How To Make Your TSP as Safe as Possible in a Turbulent Market

By:  John Jilek, CFP®

Published:  January 22, 2019

 

When is playing it safe a bad idea?

What does safe really mean?

Federal Employees have a lot of worries going into 2019.  Rightfully so!  I write this on the 25th day of the government shutdown.  Uncertainty seems to be everywhere, but letting this pervade your long term investment strategy is invariably a bad idea. 

Where should I be invested in the Thrift Savings Plan is a great question.  The good news is there are really just two factors that most Federal workers should be considering to answer this question.  What is my time frame for spending the money, and what is my risk tolerance with respect to volatility, or the ups and downs of the market investments.

Answering these two questions is critical before choosing your investments in TSP.  After all, you only have five investments to choose from: G, F, C, S, & I.  How simple is that?  Or is it?  It is if you break them into two groups.  The G& F funds are bond or fixed income funds, and C, S, & I are stock funds.  Bond funds are stable and pay income, but do not offer growth.  Stock funds give you growth, but you will experience losses as well as gains as the stock market moves up and down.

Regarding time frame and risk tolerance, let’s consider an entry level employee with 30 years or so until retirement — a long time frame until they will access TSP money to supplement their retirement.  The only real consideration here is their risk tolerance as they have a long way to go before spending will begin.  They also do not have a lot of money in the plan yet, and drops in price of the stock funds will prove to be their best buying opportunities as their paycheck deferrals buy them additional shares at a discount.  The answer for early career is light on the G & F funds and heavy on the C, S, & I funds.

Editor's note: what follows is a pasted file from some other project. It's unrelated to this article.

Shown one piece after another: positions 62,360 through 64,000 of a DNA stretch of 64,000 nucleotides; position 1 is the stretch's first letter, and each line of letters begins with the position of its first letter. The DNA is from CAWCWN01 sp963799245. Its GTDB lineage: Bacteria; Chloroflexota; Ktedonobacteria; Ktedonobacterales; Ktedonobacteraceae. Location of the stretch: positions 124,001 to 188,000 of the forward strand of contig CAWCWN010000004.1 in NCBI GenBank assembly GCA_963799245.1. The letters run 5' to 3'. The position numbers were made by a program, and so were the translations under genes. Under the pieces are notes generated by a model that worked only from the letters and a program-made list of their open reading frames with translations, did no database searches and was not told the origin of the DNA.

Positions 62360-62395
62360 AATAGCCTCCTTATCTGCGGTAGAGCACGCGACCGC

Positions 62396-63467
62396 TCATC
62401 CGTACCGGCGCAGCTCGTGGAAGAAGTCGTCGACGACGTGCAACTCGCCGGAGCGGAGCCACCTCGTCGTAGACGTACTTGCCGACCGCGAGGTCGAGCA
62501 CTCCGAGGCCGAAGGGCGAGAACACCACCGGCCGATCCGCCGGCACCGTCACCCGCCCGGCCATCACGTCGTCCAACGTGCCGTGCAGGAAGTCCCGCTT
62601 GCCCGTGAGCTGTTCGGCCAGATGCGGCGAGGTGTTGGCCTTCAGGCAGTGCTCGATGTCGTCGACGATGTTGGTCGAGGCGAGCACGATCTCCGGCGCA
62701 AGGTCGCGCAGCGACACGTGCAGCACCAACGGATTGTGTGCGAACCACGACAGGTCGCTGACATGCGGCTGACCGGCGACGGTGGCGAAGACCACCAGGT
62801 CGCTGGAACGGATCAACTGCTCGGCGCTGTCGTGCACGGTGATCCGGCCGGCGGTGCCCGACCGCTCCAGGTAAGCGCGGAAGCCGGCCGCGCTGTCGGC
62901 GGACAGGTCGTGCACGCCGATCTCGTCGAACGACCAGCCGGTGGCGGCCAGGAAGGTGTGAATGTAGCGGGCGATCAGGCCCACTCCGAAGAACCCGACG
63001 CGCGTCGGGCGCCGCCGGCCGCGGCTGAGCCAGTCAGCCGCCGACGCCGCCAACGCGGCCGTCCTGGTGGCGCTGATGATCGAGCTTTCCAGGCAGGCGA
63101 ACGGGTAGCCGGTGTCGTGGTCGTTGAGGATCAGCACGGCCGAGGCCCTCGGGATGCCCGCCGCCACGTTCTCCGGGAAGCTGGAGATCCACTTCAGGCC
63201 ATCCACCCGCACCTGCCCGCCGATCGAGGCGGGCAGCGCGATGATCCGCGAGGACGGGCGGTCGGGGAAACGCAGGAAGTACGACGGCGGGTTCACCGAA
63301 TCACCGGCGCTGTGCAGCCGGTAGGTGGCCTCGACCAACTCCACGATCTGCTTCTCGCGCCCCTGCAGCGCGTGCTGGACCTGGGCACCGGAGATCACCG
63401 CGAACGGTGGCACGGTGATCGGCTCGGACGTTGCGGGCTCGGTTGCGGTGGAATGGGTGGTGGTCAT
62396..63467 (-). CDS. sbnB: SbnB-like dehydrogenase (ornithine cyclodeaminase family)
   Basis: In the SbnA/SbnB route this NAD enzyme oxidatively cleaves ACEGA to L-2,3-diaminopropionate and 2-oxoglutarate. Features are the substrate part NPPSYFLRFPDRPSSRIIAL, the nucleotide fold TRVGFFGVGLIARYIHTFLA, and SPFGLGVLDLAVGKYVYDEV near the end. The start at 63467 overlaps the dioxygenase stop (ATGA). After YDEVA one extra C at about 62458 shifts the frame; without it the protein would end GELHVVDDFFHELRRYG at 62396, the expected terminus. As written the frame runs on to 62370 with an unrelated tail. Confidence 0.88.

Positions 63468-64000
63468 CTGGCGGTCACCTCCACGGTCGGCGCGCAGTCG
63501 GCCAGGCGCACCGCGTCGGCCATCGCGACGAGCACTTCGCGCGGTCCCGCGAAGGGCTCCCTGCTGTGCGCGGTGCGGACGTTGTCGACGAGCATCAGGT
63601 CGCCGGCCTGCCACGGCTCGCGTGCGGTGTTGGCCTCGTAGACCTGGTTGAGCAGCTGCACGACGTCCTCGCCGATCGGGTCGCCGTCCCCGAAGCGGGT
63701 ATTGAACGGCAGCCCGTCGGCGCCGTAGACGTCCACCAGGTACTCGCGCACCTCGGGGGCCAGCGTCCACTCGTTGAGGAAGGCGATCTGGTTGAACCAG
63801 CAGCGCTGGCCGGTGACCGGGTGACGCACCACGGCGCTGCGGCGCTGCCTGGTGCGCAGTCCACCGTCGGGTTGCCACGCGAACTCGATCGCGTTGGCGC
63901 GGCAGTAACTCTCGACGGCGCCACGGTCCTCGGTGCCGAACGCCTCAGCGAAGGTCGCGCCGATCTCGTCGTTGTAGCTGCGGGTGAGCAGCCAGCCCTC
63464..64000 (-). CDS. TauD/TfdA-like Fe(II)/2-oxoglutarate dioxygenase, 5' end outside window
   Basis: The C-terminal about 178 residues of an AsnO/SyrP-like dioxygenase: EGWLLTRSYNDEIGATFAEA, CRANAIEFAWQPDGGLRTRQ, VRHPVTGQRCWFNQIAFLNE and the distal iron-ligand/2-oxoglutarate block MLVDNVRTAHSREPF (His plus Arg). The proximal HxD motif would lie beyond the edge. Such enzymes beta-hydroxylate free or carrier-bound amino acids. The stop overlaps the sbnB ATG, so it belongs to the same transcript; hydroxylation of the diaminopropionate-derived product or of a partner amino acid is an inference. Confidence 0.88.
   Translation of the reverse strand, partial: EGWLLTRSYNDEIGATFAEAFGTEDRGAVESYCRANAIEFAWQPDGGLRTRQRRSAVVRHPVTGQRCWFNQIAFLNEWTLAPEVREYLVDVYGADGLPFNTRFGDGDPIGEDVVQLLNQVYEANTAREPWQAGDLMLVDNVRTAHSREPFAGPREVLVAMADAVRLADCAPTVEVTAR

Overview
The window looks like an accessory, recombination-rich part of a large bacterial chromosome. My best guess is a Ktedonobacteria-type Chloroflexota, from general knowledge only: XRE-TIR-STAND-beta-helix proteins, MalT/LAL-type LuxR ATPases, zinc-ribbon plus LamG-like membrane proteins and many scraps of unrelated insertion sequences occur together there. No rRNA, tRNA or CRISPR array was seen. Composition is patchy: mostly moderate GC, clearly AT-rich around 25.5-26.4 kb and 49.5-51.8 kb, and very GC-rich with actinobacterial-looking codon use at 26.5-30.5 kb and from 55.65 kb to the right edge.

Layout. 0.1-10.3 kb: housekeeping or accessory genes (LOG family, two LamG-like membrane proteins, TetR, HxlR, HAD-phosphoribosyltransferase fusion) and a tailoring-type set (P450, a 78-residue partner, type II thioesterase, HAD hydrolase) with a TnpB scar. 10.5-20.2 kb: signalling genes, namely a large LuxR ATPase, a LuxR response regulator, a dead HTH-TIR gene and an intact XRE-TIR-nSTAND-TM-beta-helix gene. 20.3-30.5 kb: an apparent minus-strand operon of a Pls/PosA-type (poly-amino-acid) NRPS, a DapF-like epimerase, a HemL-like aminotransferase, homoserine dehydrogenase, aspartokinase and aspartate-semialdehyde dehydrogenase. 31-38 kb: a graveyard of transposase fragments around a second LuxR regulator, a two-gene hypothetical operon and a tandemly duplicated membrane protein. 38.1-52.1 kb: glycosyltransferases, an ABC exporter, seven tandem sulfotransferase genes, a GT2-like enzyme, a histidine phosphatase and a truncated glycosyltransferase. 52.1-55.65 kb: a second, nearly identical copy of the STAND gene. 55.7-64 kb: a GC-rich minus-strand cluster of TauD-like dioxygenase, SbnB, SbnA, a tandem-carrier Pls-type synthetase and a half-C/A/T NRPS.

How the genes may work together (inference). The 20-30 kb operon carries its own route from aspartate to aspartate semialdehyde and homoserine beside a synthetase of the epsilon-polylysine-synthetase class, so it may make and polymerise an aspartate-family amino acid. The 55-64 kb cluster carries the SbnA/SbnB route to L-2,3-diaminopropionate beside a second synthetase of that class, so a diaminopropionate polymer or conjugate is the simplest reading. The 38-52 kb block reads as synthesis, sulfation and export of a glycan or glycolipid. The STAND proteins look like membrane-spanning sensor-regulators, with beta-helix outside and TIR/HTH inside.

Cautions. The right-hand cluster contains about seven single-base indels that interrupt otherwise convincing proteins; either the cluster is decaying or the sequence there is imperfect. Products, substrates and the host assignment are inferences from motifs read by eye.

How about Mid-Career employees with 15 years to go?  Now we have to take into account a shorter time frame for additional purchases, and the fact that these folks have a significant amount in their accounts already invested. Too heavy on the stock funds could cause them to lose in a market downturn, and too heavy on the bond funds could lead to more years working.  In this case, time frame and risk tolerance are weighed pretty much equally.  Half in bonds and half in stock is very typical for investing during this stage of your career.  Give what you have some protection, but still go for growth.

And what about the Federal workers with 5 years or less to go?  Why risk it?  Most of a Federal workers investable net worth at this stage is tied up in TSP.  You only have to look at the last decade where the stock funds would have caused you to lose roughly half of your investment in those funds twice.  Time frame in this case takes precedence. Overweight in the bond funds is okay here.  Sacrifice the return and protect your base.  If you want to go for some growth, take your remaining investments into the TSP and focus on the stock funds.

With the above examples, you could go in and pick individual funds.  Many Federal workers still do.  What I always recommend is for Federal workers to take a look at the Lifecycle Funds’ fact sheet on www.TSP.gov under the Forms tab.  Print the PDF in color and take the time to read the first paragraph. This paragraph maps out the investment strategy of the L-Funds in three sentences.

In the first sentence, each of the five L-Funds contain all five of the individual funds G, F, C, S & I.  As a matter of fact, this was done by investment professionals based on different time horizons for spending the money.

Funds are rebalanced back to the original percentages of each fund you started the day with.  Wow!  I wish my own 401k rebalanced daily. I only get a monthly rebalance on my plan.

The last sentence informs the reader that every three months they will reallocate your funds to give you a little more G & F and a little less C, S, & I.  Why would they do this?  To protect your accumulated balance as you move toward the end of your career and start to spend your money back out of the TSP.  Slowly and methodically moving you out of stocks and into the safety of bonds.  Brilliant!

When in doubt, choose an L-Fund!

John Jilek, CFP® has been a Financial Advisor since 2000, and is certified by the Certified Financial Planning Board of Standards. He has been an active trainer for over twenty-five years.